Congrats! You’ve signed up for live chat to talk with your customers.
This quick guide assumes you’ve already added Olark or another live chat to your webpage and have set up your IM chat client to connect. We figure you’ve tested on yourself or with your team, have passed the tapping of the mic, “HALLO, Is this thing on?” phase, and are all the way to the “Hey, it’s live and ready for customers and site visitors to start talking to me and what do I do next?” phase.
(If you’re not set up yet, go to olark.com (any page) and chat with one of the Olark team members, or send us an email at email@example.com and we’ll get you going con pronto).
So there you are with a freshly scrubbed chat box on your site. It’s been 10 minutes and no one has started a chat yet. What gives?
The first thing you want to think about is how to present the chat box so it gets noticed and is extremely inviting to your customers so they want to click and talk without reservation (If you only want some people to see you, check out Targeted Chat).
Part One – Setup and Presentation
Getting Set Up
- Make the chat box as seamless a fit into your site as possible, but NOT invisible. E.g. use your site’s color theme but try not to make it hard to find – a little contrast/shading difference can work wonders to draw the eye to the chat box. Also try a slightly different font color for the “click here to chat” messaging on the minimized chat box.
- Use an Attention Grabber (a custom image above the chatbox) to draw eyes to the chat box. You can also utilize a Click-to-Chat image from an advantageous location on your site (top bar area or side of the page are the most effective) to open the chat box. This can also give you the advantage of having multiple ways to find/start a chat. Your mantra should always be, “Make It Easy”.
Now, how can you coax the user into making that all-important first click to initiate a chat?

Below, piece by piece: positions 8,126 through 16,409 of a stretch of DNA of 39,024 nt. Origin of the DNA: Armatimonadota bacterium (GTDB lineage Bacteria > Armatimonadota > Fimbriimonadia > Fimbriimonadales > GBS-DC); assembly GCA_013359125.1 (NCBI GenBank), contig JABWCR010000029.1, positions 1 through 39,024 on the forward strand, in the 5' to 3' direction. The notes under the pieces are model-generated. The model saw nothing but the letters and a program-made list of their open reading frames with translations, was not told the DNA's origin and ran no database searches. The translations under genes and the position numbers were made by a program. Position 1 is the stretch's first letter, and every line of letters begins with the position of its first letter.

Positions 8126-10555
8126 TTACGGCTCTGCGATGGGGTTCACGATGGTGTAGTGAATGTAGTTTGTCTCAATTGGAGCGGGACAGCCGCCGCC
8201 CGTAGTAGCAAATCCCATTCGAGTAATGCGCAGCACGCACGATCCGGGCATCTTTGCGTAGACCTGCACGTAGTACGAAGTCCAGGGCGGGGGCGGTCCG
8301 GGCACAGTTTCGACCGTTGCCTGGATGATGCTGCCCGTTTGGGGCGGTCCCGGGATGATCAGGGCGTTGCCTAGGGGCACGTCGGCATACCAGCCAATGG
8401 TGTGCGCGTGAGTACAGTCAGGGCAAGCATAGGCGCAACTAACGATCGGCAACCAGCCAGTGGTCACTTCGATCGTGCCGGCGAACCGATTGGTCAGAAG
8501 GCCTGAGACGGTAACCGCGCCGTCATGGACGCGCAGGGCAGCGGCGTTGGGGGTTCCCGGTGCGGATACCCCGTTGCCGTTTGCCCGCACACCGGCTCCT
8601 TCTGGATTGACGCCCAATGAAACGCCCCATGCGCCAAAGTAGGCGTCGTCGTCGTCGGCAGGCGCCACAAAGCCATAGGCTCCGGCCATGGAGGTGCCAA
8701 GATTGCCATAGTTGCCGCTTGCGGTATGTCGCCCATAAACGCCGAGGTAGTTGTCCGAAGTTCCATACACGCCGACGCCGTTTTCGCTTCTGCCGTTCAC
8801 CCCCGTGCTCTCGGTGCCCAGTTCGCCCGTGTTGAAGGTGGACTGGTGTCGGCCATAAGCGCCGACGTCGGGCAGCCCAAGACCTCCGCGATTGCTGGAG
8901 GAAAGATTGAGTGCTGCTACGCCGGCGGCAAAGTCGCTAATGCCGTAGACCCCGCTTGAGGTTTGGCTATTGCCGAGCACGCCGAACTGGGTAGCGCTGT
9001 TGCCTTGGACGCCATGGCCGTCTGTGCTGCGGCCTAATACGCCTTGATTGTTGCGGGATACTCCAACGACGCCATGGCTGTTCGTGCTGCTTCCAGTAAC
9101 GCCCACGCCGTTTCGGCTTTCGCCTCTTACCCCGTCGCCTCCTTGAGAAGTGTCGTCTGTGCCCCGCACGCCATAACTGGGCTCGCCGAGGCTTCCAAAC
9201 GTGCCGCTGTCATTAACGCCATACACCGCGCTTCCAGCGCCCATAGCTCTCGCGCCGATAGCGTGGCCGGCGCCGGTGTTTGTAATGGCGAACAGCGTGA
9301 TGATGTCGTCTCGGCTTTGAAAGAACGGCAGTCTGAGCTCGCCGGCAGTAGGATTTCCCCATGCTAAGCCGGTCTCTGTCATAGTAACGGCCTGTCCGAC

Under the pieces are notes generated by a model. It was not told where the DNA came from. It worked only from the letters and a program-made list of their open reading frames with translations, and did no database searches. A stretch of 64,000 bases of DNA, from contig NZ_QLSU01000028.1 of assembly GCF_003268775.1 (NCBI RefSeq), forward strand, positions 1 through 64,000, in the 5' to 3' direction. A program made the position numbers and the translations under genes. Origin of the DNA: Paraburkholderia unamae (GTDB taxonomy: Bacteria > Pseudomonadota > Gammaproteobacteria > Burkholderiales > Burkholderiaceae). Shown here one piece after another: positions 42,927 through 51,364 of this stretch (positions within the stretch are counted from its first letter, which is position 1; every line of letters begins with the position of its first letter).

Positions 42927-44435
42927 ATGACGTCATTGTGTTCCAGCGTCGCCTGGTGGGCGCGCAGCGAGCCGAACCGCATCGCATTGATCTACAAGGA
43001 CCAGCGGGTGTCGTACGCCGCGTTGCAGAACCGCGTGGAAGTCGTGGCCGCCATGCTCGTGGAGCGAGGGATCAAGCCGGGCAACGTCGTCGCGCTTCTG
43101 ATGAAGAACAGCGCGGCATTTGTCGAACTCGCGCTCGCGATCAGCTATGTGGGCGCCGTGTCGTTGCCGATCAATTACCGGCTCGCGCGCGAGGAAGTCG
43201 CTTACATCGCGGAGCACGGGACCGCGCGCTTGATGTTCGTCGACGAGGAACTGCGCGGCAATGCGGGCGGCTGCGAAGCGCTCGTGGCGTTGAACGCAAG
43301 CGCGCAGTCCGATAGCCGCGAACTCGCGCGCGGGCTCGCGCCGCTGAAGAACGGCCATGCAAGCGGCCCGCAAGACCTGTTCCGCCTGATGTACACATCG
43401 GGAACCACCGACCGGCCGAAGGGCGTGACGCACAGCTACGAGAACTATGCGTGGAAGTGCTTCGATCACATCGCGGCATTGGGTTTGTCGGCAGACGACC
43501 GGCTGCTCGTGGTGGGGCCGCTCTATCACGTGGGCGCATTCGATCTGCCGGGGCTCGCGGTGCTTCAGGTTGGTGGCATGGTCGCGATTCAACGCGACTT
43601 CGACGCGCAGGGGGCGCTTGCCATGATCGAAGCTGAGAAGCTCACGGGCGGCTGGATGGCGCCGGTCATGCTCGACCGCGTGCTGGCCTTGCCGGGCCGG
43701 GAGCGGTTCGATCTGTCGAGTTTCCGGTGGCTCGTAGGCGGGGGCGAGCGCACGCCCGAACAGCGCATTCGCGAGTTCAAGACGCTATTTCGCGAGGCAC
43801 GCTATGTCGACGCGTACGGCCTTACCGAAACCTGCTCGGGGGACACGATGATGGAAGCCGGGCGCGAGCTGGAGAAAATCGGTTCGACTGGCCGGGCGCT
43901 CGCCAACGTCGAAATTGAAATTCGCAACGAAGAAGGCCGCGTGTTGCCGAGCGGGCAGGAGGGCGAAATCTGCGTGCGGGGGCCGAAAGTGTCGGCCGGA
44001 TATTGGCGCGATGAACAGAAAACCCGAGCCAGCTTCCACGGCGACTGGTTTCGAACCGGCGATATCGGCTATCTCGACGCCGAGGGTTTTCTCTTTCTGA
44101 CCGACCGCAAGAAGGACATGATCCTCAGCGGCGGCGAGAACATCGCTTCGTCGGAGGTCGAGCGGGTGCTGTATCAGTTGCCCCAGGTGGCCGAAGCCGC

- As comfortingly bland as our default chat box messaging is, you can, and you should, do better than this. Personalize the words in your box to reflect you and your site’s unique way of communicating. Let people know there is a real human behind that first click. “Click here to chat” is completely understandable and clear. But you’ll get better results with “Hey, we’re here and ready to talk to you and answer your questions” or “Chat live with El Presidente of Acme Widgets.” Have fun and entice people to chat with you. We had one report that a customer with low chat usage quadrupled the amount of chats they were getting when they switched the “Click here to chat” to “Talk with our CEO, Chris, now.”
- The same advice extends to your offline messaging. Take it away from the corporate, “We are offline now, send us an email to firstname.lastname@example.org and we will answer you as soon as possible” and create something more like my personal favorite (also from real life) “It’s probably 3am and we’re sleeping, but we super double-dog promise to answer you the moment we get up and to our computers.”
Slight changes like these can make a world of difference in how much buy-in to chat and communication you get from your customers.
Part two– Chatting like a pro